Malaysian Olympic – Not About Talent

I watched my favourite sport, basketball, with great interest. It was a match between Russia and Spain. The first two quarters led by Russia, it was probably then the Spanish could have said ‘bastante!’ (means enough in Spanish!) in the next two quarters. The Spanish won by 67-59 in the semifinal. The Spanish will be meeting the Americans today for gold medal – a rematch like it was in Beijing Olympic 2008 where the two met with the Americans won gold at that time.

What caught my attention is these countries like Spain, Russia, Jamaica, Azerbaijan and few other countries somehow managed to produced superb athletes that not just compete but breaking world records like breaking cookies. Take for example Usain Bolt and his 4×100 quartet – the Jamaican sensation. You probably have seen Usain Bolt in action, he is a lightning bolt! Currently the world record holder for 100m and together with his Jamaican 4x100m quartet.

You should check out the medal standing list here and take note of country like Russia (3rd), Iran (18th), Azerbaijan (28th), Ethiopia (30th) and several other countries. Our beloved Malaysian team is currently on 57th spot. For the record Malaysia Olympic debut was in 1956, while Azerbaijan was in 1996, Ethiopia (1956), Czech Republic (1996) and North Korea (1992). Malaysia is nowhere near in terms of performance compare to where we started. What had happen to us? Clearly there is a need of change but what to change? Is it true that we are short of talent? Or could it be short-sighted mind-set? Here are my thoughts.

"Start small, win big. Focus on producing new talents."
“Start small, win big. Focus on producing new talents.”

Firstly big congratulations to Lee Chong Wei and Pandelela Rinong for bringing back the silver and bronze Olympic medals. Not easy of course to compete at world stage. My congratulation also goes to Azizul Hasni Awang (cycling) and several others Malaysian athletes that managed to qualify into the Olympics despite the challenges they face not just in their training regime but short-sightedness mind-set of our own kind. As an avid sportsman once in my life, I have witnessed that when people are given the right opportunities with the right support they will excel. This is true not just in sports, but in anything e.g. corporate world and entrepreneurs.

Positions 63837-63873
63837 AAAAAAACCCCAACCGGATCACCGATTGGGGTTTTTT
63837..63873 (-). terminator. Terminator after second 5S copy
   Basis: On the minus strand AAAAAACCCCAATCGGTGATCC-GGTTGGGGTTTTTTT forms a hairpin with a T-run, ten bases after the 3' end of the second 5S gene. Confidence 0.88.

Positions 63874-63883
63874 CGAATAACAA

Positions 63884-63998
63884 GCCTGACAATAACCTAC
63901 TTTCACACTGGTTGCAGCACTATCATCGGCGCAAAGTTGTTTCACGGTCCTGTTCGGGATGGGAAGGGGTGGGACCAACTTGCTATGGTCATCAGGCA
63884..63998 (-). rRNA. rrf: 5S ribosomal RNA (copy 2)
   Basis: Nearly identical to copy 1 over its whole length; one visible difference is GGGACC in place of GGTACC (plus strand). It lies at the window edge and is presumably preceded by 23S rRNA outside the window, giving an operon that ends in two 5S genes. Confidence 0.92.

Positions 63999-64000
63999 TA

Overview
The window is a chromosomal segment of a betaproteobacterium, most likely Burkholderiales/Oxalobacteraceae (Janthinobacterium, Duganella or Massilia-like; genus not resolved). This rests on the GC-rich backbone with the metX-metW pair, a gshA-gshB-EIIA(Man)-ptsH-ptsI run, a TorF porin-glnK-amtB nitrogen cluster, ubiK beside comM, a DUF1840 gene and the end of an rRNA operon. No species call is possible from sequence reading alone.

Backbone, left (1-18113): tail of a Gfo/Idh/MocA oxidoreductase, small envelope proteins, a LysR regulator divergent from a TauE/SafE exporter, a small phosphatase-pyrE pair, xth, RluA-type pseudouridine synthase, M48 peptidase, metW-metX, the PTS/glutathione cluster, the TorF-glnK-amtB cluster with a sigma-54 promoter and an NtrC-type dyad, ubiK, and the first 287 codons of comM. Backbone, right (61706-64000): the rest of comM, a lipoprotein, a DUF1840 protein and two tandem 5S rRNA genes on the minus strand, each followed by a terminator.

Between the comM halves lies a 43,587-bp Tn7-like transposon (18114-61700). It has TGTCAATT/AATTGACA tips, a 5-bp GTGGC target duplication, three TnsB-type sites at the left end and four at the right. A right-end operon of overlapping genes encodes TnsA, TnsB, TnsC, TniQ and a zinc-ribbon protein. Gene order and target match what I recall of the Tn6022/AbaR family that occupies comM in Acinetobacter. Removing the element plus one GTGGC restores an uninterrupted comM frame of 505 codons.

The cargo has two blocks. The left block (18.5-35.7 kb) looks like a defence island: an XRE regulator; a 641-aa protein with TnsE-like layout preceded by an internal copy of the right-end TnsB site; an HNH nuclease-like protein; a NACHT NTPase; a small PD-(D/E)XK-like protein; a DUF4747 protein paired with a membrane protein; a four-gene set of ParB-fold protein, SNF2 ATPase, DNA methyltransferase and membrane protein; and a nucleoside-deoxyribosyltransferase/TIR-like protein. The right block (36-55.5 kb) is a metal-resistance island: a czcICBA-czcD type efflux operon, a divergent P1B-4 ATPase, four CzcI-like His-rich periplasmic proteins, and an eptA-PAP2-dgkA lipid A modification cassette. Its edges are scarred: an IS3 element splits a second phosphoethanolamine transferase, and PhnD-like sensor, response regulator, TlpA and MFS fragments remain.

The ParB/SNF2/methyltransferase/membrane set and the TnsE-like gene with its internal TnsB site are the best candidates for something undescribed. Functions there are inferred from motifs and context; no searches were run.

I still remember the days when our football was at the top of the game when it was sponsored by Dunhill, Benson & Hedges and Gold Leaf – the tobacco companies. Now they have been banned, funnily the quality of football followed suit.  A lot of talents produced from every corner of the country with many of them became football legends. They are Dollah Salleh, Zainal Abidin Hassan, Mokhtar Dahari, Soh Chin Aun, R. Arumugam (Spiderman), and Abdul Ghani Minhat. I must have missed out some names here because there should be more of them.

While many sportsmen agreed that older generation athletes have the more tenacity than the current ones, lets face the reality that the world has changed. Imagine if this same outdated thinking being applied in other country; they too will face the same problem like us. The bad news is the others have changed while we are not. Check out the latest news about Malaysians is the 10th laziest nation in the world. We don’t like change, maybe personally everybody claims that they are changing but as a nation we aren’t. How to revive our sports so we can be competitive? How to encourage streams of talents so they can excel in tournaments and competitions? Did you know that sports unite people? Why not use it as a unity tool instead? Here are my thoughts.